A lot of people first think 5MM is a reference to the metric system of measurement. However, the "5" represents the five major components of the mouthpiece that determine comfort, playability, tone, projection, intonation tendencies, etc. These are the Rim, Cup, Throat, Backbore and Body. There is a sixth component of the system known as the Nut, which prevents the Backbore from coming unscrewed and fills the visual external gap to the instrument receiver.
What is the "MM"?
This represents MODULAR MOUTHPIECE. The idea is simple. Start with your current size in the 5MM System, then try various options that previously did not exist in other mouthpieces to see what fits you better. The goal is to improve playability in terms of ease, clarity of attacks, intonation, tone and projection. You can also alter these attributes to achieve a very unique sound, attack and projection pattern depending on your needs.
What is available in the 5MM that is not possible with other mouthpieces?
Well, just about everything! The 5MM offers new options that do not exist in other brands and we will introduce more innovations year after year. Now you can create a shallow mouthpiece that produces a huge sound. Or a small rim diameter with solid fat attacks. How about a mouthpiece that uses very little air while creating a big broad tone? Yes, all of this is possible with the 5MM System.
The Rim is the most important element of any brass mouthpiece. Your body and mind have become accustomed to the shape and size of your current rim allowing muscle memory and reflex to provide the results you desire. Or do they? In many cases, your current rim selection may not be the best fit for your unique embouchure, dental structure, lip composition, etc. You may greatly benefit from trying a new rim based on the parameters of your original.
Some players increase tonal color, range and endurance by moving to one size larger on the inside diameter. Others may benefit from a wider outside diameter or even different radii on the inside or outside, thus changing the overall "flatness" or "roundness" that presses against your teeth.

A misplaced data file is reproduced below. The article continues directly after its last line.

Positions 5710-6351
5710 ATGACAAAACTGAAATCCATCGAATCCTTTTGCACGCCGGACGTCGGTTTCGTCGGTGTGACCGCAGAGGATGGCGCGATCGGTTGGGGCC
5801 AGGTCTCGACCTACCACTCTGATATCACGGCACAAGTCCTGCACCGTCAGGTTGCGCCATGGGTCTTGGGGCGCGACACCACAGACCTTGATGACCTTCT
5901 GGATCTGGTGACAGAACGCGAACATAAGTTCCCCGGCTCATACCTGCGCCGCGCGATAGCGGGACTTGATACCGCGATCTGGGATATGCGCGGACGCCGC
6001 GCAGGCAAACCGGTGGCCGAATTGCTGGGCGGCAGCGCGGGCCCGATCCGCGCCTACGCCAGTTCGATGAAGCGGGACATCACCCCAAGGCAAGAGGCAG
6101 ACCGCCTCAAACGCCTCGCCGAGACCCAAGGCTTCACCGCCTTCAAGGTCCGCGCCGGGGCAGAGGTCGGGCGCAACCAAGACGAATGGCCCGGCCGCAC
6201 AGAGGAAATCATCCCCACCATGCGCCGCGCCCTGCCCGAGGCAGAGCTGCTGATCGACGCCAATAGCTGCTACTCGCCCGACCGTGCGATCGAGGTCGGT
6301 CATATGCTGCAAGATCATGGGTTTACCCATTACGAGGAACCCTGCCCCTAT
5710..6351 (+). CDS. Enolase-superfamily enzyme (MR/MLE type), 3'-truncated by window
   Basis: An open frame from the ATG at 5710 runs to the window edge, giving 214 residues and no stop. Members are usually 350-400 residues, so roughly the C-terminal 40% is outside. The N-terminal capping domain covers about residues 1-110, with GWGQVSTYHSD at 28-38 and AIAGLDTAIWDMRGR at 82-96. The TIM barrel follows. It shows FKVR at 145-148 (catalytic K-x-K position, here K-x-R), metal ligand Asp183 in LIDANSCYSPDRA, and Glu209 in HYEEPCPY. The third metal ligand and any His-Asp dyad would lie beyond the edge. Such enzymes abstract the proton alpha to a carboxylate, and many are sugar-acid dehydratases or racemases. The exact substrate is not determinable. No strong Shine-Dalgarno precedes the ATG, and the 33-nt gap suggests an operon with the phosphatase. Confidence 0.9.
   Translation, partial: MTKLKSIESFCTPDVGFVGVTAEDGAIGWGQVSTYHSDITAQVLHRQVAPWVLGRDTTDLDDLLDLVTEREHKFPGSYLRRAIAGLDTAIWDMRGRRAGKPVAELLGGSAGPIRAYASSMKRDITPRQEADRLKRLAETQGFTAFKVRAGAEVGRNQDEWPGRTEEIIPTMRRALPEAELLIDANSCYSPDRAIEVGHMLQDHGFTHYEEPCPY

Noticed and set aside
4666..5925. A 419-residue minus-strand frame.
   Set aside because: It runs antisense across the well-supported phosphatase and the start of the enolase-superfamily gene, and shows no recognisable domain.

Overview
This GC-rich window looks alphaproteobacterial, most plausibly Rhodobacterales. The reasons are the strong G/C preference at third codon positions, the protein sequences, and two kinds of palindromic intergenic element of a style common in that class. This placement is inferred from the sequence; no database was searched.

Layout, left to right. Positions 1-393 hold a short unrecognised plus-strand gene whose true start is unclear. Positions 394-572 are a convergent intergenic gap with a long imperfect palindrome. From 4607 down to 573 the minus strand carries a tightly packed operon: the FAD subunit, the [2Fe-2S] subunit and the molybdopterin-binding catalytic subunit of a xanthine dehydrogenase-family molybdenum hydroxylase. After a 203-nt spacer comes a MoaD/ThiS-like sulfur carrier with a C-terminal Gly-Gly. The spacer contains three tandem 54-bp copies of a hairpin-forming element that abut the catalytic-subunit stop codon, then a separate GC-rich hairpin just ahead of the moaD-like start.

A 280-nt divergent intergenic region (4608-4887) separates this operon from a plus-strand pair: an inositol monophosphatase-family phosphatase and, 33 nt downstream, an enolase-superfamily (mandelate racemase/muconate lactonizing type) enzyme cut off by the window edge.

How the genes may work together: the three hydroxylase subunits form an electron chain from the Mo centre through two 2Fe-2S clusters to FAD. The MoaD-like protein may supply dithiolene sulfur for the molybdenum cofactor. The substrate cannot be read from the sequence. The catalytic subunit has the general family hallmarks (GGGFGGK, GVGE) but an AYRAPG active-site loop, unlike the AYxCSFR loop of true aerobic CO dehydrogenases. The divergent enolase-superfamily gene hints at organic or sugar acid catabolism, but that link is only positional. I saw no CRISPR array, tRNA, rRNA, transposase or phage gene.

Not sure what is right for you? Just ask us and we'll point you in the right direction based on your current equipment and performance results. One thing we know for sure is that we can make the right rim for you. We have the experience, tools and expertise to take your playing to the next level with just a few minor adjustments to your mouthpiece.
Our "Compression" series cups improve attacks in all registers without sacrificing range and endurance. Our "Triple" series cups improve attacks while giving you a smoother velvety tone for those times when you want to sound more complex. And our "Original" series gives you exactly what you experienced in your previous mouthpiece.
Our Modular system offers a major innovation for brass players, the ability to test every Throat size! We estimate that around 90% of all players are not using a mouthpiece designed to their optimum throat diameter. Why is this important? The inside diameter determines air flow and tone color. Too tight and you may sound shrill, experience diminished dynamics and have trouble in the low register. Too large? Well, very few standard mouthpieces offer a throat that is too large since the range of playable options is literally 40 sizes larger than a #26 throat. Let's just say that you will gain dynamic range (softer and louder), tone color, breadth of tone and improve your technique while strengthening your embouchure simply by moving to one throat size larger every few months for the first few years. Relying on small throats from #21 to #30 is the primary cause of limited flexibility within the full range of the instrument as well as an overly bright tone.
Where do you start with throat sizes? I recommend ordering your original throat along with two others that are at least one size larger than the previous to get started. Work your way into larger throats gradually and consider stepping down one size for rigorous performances until you are ready to move up to the next size.